Kimbolton & the Olympics

The 2012 Olympics prompted the re-release of Chariots of Fire, one of the most popular films of the 1980s and winner of the 1981 Academy Award for Best Picture.   The film, which tells the story of the 1924 Paris Olympics, focuses on the achievements of British gold medallists Eric Liddell and Harold Abrahams.

Harold Abrahams was born in Bedford in 1899. As a Cambridge undergraduate he was an outstanding athlete, achieving success against Oxford in the 100 yards and 44o yards, and a record-breaking performance in the Long Jump.  (He did not, in reality, perform the feat portrayed in Chariots of Fire, of running the circuit of Trinity College’s Great Court in the time taken for the clock to strike twelve).  However, whilst still at university, he represented Britain in four events at the 1920 Antwerp Olympics but failed to win any medals.

The following year, Harold’s brother Lionel, a St Neots solicitor, became Clerk to the Governors at Kimbolton School.  William Ingram, the Headmaster, was seeking to enhance the School’s reputation by encouraging visits from distinguished sportsmen and was delighted when Harold Abrahams agreed to do some of his training for the Paris Olympics at Kimbolton School.

In his book, The Power in a School, Ingram records an incident which took place while Abrahams was training at Kimbolton.  One day the athlete challenged Ingram to a 100 yard race along a stretch of the Tilbrook Road, with the winner to receive a silk shirt from the loser. ‘It was a thrilling race, Abrahams won – but only by a foot or two – and he was the finest sprinter in the world’. The real magnitude of the victory lies in the fact that ‘Harold went on foot and [Ingram] was driving a good high-powered car’!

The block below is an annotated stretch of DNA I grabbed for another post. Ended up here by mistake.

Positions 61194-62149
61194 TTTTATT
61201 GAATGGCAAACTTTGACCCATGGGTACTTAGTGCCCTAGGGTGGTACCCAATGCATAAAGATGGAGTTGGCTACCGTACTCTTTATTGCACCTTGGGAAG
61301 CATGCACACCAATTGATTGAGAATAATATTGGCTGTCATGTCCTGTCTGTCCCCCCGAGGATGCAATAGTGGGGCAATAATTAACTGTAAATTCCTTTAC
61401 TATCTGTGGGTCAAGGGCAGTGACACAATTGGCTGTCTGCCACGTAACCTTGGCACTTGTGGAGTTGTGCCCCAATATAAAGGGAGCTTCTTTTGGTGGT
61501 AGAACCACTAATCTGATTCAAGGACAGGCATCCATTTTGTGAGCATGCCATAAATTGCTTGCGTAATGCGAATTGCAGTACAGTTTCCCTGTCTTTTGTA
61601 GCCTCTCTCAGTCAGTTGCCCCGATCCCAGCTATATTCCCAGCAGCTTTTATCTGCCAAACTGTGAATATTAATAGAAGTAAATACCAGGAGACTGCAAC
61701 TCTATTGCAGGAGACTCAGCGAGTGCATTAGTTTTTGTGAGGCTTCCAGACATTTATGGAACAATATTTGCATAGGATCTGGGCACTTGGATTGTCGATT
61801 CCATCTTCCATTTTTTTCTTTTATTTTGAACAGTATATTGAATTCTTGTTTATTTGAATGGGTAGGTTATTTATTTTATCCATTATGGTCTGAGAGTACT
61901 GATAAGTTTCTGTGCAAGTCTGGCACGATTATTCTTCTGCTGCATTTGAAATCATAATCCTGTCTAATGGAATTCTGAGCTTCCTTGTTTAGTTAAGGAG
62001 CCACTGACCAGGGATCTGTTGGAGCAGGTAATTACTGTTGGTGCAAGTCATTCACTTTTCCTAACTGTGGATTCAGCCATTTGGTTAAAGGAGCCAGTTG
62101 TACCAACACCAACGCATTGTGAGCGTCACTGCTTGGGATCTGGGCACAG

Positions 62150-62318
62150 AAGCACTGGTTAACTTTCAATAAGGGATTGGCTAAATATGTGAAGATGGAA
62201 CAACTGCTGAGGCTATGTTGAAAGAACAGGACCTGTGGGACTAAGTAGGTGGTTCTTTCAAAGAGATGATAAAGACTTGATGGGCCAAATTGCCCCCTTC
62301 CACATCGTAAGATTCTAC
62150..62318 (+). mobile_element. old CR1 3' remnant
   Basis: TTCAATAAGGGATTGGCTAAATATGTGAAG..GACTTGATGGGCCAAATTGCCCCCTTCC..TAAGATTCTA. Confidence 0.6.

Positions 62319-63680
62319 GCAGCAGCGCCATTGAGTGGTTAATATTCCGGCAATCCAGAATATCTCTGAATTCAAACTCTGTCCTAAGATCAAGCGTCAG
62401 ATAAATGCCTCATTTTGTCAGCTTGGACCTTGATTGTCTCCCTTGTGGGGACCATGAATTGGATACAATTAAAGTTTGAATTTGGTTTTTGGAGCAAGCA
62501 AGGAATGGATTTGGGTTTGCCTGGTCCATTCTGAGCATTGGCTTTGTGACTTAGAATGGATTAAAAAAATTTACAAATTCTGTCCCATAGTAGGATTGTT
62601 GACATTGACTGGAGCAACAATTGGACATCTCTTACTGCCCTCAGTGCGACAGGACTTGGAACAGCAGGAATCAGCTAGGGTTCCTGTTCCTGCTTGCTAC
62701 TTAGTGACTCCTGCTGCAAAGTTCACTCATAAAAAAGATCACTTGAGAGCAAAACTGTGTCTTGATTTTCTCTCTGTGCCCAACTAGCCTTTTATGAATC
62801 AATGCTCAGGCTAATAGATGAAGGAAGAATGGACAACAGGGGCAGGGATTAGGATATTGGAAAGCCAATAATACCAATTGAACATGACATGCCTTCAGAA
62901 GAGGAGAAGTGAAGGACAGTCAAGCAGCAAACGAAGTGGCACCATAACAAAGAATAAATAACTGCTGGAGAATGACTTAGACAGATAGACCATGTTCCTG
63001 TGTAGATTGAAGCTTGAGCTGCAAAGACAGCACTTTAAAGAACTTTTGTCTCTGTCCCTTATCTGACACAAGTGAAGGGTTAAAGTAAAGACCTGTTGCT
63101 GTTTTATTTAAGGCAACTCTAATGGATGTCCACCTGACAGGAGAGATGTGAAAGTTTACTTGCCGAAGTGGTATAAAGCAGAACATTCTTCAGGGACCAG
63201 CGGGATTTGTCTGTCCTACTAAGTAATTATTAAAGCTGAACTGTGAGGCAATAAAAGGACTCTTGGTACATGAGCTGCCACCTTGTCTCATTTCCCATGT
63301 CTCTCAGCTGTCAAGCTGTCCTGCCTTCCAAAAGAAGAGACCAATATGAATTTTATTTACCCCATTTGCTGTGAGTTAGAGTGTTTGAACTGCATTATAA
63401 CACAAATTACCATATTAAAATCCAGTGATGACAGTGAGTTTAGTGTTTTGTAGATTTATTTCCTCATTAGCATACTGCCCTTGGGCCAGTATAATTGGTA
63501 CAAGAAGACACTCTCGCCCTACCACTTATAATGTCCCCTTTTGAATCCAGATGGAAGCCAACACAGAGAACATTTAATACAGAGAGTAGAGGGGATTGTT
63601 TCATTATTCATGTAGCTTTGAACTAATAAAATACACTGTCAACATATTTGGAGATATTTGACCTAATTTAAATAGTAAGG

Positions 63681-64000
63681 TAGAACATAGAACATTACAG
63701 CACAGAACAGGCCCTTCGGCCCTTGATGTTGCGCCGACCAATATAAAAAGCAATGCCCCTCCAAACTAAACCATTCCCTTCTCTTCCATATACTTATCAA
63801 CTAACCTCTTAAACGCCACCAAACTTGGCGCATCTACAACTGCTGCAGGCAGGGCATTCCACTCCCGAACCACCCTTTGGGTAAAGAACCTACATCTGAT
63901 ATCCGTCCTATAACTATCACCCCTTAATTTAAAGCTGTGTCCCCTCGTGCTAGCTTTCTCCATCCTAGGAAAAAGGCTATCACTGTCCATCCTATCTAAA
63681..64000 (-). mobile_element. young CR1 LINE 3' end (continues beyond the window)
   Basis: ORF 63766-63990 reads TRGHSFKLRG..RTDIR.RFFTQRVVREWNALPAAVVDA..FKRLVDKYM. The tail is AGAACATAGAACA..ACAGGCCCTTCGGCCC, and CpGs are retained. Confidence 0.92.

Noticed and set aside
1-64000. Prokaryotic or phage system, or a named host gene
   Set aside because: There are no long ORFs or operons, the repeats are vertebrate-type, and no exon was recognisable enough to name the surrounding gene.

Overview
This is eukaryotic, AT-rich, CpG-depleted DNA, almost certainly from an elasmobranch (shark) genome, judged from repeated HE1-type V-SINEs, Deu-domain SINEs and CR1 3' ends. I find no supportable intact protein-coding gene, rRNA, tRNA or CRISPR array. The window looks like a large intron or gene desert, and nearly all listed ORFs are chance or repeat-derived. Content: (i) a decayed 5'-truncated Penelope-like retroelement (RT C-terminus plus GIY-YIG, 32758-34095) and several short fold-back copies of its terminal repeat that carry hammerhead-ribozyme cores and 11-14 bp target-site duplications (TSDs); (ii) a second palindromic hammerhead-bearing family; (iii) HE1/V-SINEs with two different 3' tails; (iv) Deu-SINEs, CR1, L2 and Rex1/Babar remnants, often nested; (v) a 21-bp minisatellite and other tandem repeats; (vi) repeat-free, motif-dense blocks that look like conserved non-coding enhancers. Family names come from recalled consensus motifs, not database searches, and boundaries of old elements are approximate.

This careful preparation paid off when the time came for the 1924 Olympics.  In addition to his gold medal for the 100 yards, Abrahams won a silver medal with the British sprint relay team.  There were no medal ceremonies – he received his medals by post and even had to pay an excess postage charge!

Sadly, a serious leg injury, sustained in the following year while long jumping, brought his career as an athlete to a premature end.

In 1974, four years before his death, Harold Abrahams made his final visit to Kimbolton School to present the prizes on Speech Day.  With him he brought the telegram, sent by the School Prefects after his victory in 1924. Presenting it to the Head Prefect he said ‘ I have treasured that telegram for 50 years and now I would like to hand it over for safe keeping to the school with which I have had links for so many years’.

[Reproduced by kind permission of the author, Nora Butler, and The Villager magazine]

.The 2012 London Olympics did not have the same kind of connection to Kimbolton, but, nevertheless, there is a considerable connection.

Many of the flags and banners found in the Olympic Park and throughout London were made and provided by House of Flags, Bicton Industrial Park, Kimbolton.

The superb fireworks displays following the Olympics Opening Ceremony and Closing Ceremony and the Paralympics Opening and Closing Ceremonies were designed and supplied by Kimbolton Fireworks.

Kimbolton Fireworks must truly be the leader in firework displays, having earlier been selected to provide fireworks for the New Year celebrations on the Thames in London and in Edinburgh.